Finding My Place in Therapy

I am working on finding my place in the world of therapy. I don't really know what that means yet. Like, when do I know when I find my place in it? Will there be a moment of recognition? Will I look different when I do? Will I wake up one morning and just start calling myself Therapy Man?

> Hello, I'm Therapy Man.

> What.

> I said I'm Therapy Man.

> Huh?

> You know, proudly and semi-confidently one who is in therapy?

> Oh, yeah. Me too I guess.

> So you're also Therapy Man?!

> Uh. Okay. Yes, Therapy Man.

The other day I unearthed a memory I forgot I had. I was 10 years old or so. My little brother and I found a stray kitten hanging around on the deck just outside our living room. So we brought the kitten inside. It was cute, seemingly lost. No tags, fur matted together in stalagmite spears of grime and neglect. The only reasonable, human response was to provide whatever care we could muster.

But my father found out and made us shoo the kitten outside, back into the stray, scary world.

My father is allergic to cats. When he blew his nose, and he did this as violently as he did everything else, I always thought he was calling my name. Nooooonnnnneeeeee.

The kitten was oblivious to the world of my father though. So its miniature paws found their way back onto the deck ten minutes later. We brought it back inside.

Finding my place in between therapy horses.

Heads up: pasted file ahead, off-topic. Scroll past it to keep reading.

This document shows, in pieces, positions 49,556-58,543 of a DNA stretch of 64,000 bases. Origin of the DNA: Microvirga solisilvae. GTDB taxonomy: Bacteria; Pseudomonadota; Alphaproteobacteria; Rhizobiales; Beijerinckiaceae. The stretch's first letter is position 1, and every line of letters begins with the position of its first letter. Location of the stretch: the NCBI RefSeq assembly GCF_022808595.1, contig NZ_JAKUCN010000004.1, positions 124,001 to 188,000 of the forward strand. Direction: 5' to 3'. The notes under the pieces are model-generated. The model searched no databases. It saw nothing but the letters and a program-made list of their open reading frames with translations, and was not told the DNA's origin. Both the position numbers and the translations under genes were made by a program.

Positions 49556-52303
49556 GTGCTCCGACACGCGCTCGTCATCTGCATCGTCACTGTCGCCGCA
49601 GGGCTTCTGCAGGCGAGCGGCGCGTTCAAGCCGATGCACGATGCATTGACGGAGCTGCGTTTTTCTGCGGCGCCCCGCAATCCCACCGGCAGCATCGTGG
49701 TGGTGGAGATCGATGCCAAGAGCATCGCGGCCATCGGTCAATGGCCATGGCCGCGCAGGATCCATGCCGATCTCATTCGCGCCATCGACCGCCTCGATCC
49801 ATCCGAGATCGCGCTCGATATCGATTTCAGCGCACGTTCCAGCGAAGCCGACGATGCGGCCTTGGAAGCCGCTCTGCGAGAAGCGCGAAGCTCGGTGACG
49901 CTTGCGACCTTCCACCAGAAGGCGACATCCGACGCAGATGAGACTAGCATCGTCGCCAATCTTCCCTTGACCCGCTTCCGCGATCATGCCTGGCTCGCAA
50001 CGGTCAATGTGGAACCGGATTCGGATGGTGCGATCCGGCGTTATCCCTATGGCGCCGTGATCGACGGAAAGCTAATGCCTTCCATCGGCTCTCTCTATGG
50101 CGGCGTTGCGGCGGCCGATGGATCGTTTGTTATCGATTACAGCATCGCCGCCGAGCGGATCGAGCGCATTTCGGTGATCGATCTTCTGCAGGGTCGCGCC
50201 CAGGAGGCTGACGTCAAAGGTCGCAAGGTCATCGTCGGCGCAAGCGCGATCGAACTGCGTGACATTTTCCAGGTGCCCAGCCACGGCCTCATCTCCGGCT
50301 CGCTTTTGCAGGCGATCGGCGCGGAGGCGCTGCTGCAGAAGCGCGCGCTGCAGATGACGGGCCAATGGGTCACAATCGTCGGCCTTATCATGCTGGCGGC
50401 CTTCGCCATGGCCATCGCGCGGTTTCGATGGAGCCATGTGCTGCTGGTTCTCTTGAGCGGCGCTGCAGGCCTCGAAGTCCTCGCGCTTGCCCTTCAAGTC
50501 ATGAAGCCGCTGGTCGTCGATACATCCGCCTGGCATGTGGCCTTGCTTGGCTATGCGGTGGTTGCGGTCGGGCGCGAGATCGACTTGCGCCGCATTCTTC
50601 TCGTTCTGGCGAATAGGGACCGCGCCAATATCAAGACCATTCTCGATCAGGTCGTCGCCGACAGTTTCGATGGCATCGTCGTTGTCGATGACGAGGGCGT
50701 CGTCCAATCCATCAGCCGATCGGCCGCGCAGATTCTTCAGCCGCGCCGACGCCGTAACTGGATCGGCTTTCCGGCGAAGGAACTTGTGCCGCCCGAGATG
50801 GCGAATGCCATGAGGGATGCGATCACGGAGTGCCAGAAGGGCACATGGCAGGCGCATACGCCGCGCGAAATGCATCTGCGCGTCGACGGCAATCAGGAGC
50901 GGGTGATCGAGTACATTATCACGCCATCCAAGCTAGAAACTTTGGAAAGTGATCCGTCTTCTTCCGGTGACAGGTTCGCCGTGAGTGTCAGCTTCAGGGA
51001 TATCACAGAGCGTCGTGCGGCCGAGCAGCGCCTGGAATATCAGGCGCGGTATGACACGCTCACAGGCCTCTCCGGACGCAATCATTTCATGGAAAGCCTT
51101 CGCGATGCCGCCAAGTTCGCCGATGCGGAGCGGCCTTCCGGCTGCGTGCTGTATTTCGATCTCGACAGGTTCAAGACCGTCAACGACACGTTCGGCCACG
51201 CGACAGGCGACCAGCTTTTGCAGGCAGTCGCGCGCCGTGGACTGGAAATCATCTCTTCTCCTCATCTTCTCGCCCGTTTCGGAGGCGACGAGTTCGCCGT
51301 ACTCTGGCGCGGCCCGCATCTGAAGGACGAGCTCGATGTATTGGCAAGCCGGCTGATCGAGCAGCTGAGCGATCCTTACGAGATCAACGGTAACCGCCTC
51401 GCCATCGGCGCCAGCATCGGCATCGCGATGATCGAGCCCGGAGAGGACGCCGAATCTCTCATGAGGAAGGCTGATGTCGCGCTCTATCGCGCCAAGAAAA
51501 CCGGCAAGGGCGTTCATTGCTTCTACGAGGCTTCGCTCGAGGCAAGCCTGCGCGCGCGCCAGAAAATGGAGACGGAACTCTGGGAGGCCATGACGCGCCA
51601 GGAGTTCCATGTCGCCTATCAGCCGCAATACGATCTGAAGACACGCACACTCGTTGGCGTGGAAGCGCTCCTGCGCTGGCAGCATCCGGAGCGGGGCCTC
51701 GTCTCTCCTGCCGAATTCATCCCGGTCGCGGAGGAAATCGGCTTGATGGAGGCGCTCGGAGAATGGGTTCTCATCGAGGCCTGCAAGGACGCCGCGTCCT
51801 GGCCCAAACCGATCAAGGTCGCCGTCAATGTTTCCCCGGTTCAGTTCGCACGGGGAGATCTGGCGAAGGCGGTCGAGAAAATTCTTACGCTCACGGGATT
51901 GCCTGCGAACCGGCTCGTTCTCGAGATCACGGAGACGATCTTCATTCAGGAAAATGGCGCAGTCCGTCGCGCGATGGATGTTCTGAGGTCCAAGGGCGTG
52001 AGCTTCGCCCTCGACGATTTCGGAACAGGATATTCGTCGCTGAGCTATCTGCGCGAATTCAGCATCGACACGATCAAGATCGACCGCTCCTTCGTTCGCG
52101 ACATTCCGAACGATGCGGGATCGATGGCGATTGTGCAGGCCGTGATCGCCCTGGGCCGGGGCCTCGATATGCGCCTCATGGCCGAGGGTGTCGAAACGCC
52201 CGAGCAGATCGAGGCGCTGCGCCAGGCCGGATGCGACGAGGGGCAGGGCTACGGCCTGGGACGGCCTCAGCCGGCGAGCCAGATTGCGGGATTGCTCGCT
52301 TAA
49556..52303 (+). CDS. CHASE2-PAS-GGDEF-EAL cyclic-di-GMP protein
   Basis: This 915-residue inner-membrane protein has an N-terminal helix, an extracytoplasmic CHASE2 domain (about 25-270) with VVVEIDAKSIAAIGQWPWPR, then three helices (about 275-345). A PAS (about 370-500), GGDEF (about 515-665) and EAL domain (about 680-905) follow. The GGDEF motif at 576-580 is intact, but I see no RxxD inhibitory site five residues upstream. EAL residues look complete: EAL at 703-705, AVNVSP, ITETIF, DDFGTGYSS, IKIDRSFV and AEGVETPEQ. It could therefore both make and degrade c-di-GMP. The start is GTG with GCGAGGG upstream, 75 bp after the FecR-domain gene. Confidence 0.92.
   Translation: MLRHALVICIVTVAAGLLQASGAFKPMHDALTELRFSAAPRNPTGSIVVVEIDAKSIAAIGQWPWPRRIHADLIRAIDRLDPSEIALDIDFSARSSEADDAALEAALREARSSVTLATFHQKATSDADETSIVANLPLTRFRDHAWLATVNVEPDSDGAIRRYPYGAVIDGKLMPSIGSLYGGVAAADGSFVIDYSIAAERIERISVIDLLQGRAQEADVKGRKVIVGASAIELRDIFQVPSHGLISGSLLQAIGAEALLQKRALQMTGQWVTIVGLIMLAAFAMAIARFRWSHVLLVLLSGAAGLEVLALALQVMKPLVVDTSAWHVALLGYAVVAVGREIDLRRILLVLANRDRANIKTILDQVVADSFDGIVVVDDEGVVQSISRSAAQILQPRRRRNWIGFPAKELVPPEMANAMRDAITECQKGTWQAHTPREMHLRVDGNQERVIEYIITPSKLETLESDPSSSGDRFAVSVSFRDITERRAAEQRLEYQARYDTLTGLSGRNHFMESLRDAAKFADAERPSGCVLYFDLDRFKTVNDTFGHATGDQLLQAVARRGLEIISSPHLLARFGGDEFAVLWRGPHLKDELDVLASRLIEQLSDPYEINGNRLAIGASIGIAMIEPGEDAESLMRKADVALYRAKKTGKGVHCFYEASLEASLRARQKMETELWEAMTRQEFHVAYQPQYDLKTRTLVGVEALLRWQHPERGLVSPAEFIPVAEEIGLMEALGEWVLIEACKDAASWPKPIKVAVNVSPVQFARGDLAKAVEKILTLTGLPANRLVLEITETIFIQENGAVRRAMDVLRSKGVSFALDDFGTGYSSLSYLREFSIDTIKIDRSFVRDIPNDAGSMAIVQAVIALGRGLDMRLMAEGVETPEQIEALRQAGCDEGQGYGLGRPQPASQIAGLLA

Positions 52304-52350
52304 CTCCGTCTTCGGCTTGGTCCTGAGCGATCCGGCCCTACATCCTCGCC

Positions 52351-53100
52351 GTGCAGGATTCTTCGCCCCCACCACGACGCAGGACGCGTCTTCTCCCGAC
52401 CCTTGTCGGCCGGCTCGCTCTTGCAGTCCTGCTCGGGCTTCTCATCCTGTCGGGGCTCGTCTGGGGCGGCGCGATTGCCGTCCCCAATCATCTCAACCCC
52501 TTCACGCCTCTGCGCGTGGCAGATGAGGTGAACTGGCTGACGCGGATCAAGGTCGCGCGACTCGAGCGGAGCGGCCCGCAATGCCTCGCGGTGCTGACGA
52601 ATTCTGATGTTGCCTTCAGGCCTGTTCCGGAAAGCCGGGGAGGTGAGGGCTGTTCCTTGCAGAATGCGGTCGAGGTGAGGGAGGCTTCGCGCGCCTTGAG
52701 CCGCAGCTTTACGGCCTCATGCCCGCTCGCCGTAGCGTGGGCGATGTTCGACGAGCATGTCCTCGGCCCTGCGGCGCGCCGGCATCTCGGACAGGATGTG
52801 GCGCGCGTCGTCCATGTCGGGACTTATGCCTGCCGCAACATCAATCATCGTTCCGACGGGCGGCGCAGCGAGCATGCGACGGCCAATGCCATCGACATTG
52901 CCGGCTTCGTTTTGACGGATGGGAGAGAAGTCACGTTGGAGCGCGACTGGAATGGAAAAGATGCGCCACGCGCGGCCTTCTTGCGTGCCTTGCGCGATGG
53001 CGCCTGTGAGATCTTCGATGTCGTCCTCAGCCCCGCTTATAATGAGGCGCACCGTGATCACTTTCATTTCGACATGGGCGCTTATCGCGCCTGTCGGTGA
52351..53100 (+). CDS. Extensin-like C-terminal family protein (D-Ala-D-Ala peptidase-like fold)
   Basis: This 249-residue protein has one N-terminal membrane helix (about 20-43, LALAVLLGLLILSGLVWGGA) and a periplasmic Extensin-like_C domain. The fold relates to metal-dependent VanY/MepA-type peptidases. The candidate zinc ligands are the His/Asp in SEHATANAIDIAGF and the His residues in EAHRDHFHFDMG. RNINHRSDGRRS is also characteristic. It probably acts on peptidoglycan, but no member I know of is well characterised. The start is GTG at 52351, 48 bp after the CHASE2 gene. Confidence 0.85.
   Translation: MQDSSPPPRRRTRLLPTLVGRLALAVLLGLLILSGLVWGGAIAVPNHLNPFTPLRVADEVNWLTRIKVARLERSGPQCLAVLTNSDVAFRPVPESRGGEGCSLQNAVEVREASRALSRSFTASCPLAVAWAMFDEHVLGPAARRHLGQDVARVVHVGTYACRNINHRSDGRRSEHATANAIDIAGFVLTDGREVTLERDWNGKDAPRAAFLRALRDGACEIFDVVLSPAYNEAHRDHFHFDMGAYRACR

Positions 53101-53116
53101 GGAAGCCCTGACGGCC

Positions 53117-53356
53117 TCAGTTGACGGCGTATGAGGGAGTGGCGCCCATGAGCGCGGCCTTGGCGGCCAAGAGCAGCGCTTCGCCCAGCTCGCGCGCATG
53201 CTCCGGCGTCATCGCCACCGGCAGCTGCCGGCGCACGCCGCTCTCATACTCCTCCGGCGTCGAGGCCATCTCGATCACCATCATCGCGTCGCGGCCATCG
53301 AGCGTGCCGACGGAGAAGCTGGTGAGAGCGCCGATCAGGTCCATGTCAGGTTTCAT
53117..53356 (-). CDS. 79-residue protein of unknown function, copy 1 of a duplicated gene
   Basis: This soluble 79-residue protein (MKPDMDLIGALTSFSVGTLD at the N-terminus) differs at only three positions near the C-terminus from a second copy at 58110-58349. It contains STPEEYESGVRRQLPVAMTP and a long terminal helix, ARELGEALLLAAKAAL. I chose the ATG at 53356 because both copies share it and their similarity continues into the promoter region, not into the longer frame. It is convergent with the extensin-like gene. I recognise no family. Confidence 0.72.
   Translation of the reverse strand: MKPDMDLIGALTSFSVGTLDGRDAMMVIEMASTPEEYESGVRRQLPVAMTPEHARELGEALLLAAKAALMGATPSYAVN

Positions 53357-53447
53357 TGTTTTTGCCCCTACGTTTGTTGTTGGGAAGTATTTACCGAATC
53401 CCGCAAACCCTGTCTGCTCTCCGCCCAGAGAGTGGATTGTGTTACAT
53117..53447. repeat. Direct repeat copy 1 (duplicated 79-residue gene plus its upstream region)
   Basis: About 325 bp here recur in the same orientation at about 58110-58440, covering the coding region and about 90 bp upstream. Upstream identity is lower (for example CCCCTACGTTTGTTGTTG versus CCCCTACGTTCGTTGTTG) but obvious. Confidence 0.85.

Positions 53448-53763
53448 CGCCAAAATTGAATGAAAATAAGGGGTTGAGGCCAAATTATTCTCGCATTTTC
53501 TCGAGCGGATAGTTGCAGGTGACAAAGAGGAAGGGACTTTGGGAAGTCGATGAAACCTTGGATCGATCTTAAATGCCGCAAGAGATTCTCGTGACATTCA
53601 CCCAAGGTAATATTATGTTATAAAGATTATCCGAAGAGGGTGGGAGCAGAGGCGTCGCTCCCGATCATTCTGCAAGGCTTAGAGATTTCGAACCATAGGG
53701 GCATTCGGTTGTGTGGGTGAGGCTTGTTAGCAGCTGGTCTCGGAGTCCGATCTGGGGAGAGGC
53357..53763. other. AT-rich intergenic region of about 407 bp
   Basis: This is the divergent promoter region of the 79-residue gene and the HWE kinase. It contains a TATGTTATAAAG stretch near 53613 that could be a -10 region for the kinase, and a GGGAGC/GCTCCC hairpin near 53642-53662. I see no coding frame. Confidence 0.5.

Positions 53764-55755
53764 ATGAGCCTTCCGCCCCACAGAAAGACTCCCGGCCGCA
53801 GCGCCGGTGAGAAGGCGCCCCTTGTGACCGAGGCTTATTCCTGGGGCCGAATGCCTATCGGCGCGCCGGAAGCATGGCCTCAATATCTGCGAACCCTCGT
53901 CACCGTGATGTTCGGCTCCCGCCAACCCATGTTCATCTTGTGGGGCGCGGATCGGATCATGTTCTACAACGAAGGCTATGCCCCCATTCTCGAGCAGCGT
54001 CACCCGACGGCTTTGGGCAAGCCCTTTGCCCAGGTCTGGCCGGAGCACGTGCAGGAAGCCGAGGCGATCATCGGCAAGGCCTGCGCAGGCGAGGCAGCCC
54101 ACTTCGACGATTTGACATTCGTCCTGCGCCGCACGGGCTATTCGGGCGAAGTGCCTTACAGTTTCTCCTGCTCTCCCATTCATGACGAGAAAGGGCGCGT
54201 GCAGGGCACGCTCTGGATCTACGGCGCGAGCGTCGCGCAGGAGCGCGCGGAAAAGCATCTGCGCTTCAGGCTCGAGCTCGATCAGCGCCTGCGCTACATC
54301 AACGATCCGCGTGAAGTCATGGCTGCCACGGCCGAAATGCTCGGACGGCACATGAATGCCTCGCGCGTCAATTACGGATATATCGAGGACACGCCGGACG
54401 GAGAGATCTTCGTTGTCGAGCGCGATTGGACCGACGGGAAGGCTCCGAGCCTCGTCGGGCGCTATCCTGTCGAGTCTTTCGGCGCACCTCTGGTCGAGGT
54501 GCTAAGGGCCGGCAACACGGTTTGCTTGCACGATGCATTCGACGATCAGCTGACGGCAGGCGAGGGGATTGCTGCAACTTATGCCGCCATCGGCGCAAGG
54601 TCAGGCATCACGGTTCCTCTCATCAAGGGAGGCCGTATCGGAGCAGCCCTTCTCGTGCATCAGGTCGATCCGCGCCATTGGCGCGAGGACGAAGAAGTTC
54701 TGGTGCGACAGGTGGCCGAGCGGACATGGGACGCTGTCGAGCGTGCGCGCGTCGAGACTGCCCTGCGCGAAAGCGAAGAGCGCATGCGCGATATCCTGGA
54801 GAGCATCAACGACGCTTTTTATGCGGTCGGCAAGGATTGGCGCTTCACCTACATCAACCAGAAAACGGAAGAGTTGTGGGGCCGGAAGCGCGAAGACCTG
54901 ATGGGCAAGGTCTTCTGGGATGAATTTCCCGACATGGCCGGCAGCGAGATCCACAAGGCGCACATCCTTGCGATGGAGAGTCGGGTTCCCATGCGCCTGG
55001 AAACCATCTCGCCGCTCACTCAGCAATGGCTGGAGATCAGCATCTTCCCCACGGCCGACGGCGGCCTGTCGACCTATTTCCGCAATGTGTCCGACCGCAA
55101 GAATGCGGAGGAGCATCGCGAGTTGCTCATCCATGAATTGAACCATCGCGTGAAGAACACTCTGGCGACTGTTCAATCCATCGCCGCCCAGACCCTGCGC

Finding my place in between therapy horses.

I'm flummoxed by this as I look back upon it. I can't figure out why we'd make that decision, but I suppose I have the benefit of experience and age and decades of stories highlighting his wrath and vengeance and rage-filled way he used to bite his lower lip. At 10, my powers of observation and critical thinking were less adept. I hadn't figured out what a life should be like with him in it. The right, the wrong, the appropriate levels of making your kids afraid of you.

When he discovered that we had brought the kitten back inside the house, he was enraged. But what happened next still surprises me to this day:

My father grabbed the kitten by the scruff of its neck, walked all the way upstairs, through the kitchen, out onto the balcony, and heaved the kitten a hundred yards into the air. I'll never forget the way it tumbled.

So, as I said, I am working on finding my place in therapy. I'm trying at least.